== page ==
Whether they are relying on anecdotes or statistics, just about everyone knows that the employment situation remains much worse than before the Great Recession began in December 2007.
Data from the Bureau of Labor Statistics show  (see figure below) that the share of the U.S. population with a job declined from 62.9 percent in November 2007 to 59.4 percent in June 2009, when the recession officially ended. Since then, this fraction has been largely flat, coming in 0.6 percentage points lower in October 2012 than at the time the recovery started.
The $64,000 question is why. Without an understanding of the cause of the weak employment situation, policy makers stand no chance of fixing it.
As is often the case, there is no shortage of answers, just a shortage of agreement. Economists at the Federal Reserve Bank of St. Louis, for example, blame  weak investment in real estate, which keeps businesses from hiring in traditionally high employment sectors of the economy. University of Chicago economics professor and Nobel Prize winner Gary Becker points to  uncertainty about future economic policy, which has caused business to delay investment. Nobel laureate and Princeton University economics professor Paul Krugman, disagrees, saying  that the problem is weak demand, which keeps business from expanding.
While some of these authors believe that the government may not have done enough to respond to the financial crisis and the recession, or that its inaction on key issues is to blame, none of them see government policy as the cause of the current weak job market.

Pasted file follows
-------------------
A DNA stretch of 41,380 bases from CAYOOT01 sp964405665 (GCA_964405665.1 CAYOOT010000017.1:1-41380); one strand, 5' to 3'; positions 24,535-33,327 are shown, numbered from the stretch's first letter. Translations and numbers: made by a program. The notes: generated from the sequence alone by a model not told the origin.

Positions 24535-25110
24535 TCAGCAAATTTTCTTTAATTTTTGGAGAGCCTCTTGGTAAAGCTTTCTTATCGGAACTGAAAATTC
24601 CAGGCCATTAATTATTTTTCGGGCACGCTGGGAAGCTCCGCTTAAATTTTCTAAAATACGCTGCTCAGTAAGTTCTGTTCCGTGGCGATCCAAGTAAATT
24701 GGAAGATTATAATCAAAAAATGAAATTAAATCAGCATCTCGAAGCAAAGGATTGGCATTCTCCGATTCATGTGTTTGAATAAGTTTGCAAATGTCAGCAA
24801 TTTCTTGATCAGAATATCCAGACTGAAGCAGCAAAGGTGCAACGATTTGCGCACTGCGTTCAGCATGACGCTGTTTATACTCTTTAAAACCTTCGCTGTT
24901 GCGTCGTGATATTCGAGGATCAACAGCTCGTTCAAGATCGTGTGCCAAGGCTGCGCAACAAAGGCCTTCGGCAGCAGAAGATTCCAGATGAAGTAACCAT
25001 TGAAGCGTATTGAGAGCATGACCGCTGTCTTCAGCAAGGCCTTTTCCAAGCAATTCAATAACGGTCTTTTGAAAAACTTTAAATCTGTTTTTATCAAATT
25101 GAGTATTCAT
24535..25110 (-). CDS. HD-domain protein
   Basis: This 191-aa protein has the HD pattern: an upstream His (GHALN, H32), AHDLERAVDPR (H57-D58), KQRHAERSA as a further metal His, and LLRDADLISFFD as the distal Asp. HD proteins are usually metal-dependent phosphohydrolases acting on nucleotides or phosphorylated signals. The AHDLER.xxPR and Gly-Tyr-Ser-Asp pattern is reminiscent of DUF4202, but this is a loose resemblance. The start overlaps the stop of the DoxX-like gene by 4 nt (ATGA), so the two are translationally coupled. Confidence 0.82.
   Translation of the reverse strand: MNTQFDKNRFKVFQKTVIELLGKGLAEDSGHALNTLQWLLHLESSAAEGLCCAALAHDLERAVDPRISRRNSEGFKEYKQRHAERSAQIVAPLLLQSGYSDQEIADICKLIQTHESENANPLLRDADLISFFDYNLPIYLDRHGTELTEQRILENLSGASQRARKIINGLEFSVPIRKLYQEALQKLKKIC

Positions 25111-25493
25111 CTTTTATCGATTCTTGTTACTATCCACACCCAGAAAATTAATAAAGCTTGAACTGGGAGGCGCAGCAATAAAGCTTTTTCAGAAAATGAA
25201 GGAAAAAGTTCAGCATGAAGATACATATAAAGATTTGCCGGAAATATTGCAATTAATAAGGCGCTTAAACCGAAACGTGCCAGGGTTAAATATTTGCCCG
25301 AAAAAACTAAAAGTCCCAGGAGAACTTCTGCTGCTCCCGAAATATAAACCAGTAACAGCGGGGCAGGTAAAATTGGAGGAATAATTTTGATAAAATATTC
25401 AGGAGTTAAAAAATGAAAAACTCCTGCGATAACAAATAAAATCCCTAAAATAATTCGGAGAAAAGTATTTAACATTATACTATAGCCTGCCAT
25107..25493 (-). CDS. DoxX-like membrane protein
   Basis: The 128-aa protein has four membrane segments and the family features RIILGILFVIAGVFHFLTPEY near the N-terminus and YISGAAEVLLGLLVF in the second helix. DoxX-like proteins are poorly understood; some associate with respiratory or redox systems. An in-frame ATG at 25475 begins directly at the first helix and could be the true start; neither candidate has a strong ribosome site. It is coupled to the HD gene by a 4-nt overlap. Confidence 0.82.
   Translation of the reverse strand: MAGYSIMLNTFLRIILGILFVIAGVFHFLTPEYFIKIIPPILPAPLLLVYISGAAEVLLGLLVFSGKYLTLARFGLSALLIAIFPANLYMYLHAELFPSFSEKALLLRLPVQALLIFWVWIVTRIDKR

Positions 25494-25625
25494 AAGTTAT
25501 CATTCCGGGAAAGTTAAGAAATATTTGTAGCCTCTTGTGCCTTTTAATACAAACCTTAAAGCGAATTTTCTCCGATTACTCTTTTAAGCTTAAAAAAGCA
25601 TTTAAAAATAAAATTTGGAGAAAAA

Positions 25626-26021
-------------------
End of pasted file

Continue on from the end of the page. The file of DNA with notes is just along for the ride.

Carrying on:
But enter University of Chicago professor Casey Mulligan. He places the blame for a lack of jobs squarely on the back of policy makers. In a recent book entitled The Redistribution Recession , Mulligan argues that government’s remedy for rising unemployment during the recession – a dramatic increase in government support programs – is the cause of the weak employment situation today. The enlargement of the amount and duration of unemployment benefits; amplification of loan forgiveness, health subsidies, and transfer payments to those adversely affected by the downturn; and growth in the minimum wage, his argument goes, reduced people’s motivation to work, and spurred businesses to put money into equipment and machinery, rather than hire more workers.
If Professor Mulligan is right, policy makers are in a pickle. Shrinking government support programs back to pre-recession levels – by eliminating extended unemployment benefits, for example – will be necessary to get hiring back to where it was before the economic downturn. But our political leaders expanded the safety net to help workers hurt by the bad economy, particularly the poor employment situation. With the jobs market still weak, undoing these policies will hurt those still suffering from the worst recession since the Great Depression.
They don’t call economics the dismal science for nothing.